The Mighty Mighty Bosstones

When God Was Great

Written by: PP on 20/06/2021 16:32:48

The Bosstones are back to reassure everyone that ska is indeed not dead on their eleventh album "When God Was Great". Its predecessor "While We're At It" was one of the best albums within the genre in years, and "When God Was Great" picks up pretty much exactly where it left off. We're drenched in ska/reggae/punk with plenty of two-tone and upbeat, danceable ska melodies, encompassed in a mature rock soundscape that arguably puts them in the easy-listening category. See the piano-and-trumpets led "Certain Things" as an example. But hey, when your music is as catchy and laid back simultaneously as on the instantly memorable "I Don't Believe In Anything", why not ensure it appeals to the widest audience possible?

After eleven albums, The Bosstones have nothing to prove to anyone, which is perhaps why "When God Was Great" carries itself so effortlessly with pride and exemplary songwriting. Here, the band is having fun, without making ska into a foolish booze party (see: Reel Big Fish). Instead, we're skanking and dancing the nights away to the contemporary rock tunes accompanied with soothing trombone, saxophone, and bosstone instrumentation. Embodied by songs like "Bruised", it's just such a feel-good, laid-back expression that it's hard to comprehend who wouldn't love this kind of music. This is also the reason why The Bosstones are so cherished within the punk rock scene: "The Final Parade" features a grand total of 38 guest musicians - most of them legendary - ranging from Rancid's Tim Armstrong to members of Less Than Jake, H2O, Madball, Sonic Boom Six, Goldfinger, Interrupters, The Suicide Machines, Stiff Little Fingers, The Specials, and countless others in an eight-minute mammoth tribute to the ska scene that will surely go down in history as a timeless classic.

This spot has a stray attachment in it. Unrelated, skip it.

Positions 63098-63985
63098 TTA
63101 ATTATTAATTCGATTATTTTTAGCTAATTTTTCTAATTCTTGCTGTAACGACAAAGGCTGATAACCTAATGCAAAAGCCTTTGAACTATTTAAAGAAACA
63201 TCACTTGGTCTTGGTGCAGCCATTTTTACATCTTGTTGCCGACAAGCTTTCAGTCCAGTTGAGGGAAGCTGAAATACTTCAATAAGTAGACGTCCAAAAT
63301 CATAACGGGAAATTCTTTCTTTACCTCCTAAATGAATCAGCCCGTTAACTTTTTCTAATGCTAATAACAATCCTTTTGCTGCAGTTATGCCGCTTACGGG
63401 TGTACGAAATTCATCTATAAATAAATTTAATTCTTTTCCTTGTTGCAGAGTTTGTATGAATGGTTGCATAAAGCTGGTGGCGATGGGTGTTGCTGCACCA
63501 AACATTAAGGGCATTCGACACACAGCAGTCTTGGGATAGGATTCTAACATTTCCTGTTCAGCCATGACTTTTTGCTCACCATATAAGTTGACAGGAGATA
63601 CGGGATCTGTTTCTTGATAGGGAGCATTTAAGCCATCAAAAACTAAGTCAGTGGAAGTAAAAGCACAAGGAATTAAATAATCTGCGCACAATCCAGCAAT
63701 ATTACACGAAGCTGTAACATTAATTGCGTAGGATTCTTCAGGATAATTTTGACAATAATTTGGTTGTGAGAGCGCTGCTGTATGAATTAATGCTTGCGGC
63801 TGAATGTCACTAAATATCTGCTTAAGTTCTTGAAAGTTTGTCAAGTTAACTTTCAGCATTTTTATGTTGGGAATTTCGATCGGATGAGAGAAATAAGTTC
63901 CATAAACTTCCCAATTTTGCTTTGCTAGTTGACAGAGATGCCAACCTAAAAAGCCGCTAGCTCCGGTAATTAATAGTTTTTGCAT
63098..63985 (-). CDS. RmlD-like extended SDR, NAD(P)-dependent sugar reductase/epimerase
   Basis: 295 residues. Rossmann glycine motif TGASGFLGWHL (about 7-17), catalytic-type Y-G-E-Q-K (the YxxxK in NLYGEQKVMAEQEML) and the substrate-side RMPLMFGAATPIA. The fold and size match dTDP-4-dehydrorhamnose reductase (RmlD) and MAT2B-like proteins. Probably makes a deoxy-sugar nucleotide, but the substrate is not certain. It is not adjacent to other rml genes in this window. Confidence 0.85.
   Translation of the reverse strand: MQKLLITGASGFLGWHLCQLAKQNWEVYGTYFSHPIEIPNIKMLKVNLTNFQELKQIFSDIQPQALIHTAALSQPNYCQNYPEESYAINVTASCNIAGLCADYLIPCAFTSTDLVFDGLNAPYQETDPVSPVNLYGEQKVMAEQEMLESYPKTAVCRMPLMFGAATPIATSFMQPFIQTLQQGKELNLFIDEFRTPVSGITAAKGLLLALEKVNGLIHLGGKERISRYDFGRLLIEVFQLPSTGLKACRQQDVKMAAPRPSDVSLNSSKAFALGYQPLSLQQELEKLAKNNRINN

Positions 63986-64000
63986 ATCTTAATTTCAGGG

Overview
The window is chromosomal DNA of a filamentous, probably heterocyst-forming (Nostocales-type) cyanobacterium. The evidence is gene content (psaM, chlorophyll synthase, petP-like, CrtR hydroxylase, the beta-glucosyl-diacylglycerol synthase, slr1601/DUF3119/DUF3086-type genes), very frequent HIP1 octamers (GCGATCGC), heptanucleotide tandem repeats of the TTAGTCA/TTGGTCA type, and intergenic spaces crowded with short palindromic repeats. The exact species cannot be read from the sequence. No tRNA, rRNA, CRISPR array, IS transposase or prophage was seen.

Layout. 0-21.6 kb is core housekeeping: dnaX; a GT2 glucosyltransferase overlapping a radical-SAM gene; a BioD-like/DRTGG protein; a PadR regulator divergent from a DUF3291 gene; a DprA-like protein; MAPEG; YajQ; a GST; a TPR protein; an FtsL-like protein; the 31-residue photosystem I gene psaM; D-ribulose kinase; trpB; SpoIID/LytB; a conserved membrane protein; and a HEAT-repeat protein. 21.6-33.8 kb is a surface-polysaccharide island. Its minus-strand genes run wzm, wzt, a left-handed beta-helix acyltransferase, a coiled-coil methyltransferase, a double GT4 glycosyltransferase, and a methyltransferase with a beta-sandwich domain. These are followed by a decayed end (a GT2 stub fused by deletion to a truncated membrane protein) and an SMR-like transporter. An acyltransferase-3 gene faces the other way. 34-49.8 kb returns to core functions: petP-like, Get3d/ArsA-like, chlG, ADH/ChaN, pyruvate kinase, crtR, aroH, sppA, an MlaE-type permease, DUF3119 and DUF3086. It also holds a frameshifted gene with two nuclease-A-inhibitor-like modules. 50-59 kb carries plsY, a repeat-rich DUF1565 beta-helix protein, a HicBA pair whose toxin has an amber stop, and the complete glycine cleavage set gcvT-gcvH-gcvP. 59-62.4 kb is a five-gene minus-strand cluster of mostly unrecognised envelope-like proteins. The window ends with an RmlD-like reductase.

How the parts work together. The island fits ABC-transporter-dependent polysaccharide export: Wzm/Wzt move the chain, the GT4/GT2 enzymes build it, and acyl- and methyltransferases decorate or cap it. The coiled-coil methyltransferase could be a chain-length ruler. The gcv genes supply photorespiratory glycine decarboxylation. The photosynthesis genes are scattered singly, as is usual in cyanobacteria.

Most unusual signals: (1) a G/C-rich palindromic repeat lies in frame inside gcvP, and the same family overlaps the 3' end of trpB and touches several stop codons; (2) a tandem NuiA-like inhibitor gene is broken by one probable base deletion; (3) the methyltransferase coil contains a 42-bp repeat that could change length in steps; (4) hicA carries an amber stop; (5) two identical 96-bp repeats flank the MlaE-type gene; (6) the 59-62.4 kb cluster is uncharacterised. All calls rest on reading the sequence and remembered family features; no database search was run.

"When God Was Great" is packed with songs designed to get your hips moving and your feet skanking. Take a song like "You Had To Be There": its upbeat trumpets, charming keyboards, and ska beats are guaranteed to transform any live audience into a party atmosphere. If you're not moving your feet to this one live, you must be dead inside. And there are so many others like it on the record.

At fifteen tracks and almost an hour's worth of music, the record is a tad too long, however. The anonymous "What It Takes", the balladic "Long As I Can See The Light", and the somewhat forgettable "The Truth Hurts" and "It Went Well" are all examples of songs that could've been cut and they wouldn't have been missed much on the record. But despite a few shortcomings, the vast majority of "When God Was Great" is a masterclass in how to write contemporary ska/reggae/punk which appeals to the widest possible audiences without pandering to anyone. Infectiously catchy, upbeat cuts meet nostalgic ballads ("Lonely Boy") and huge sing-alongs. What more do you need?

8

Download: Move, The Final Parade, Bruised, You Had To Be There, I Don't Believe In Anything
For the fans of: Mad Caddies, Big D And The Kids Table, Suburban Legends, Reel Big Fish
Listen: Facebook

Release date 07.05.2021
Hellcat

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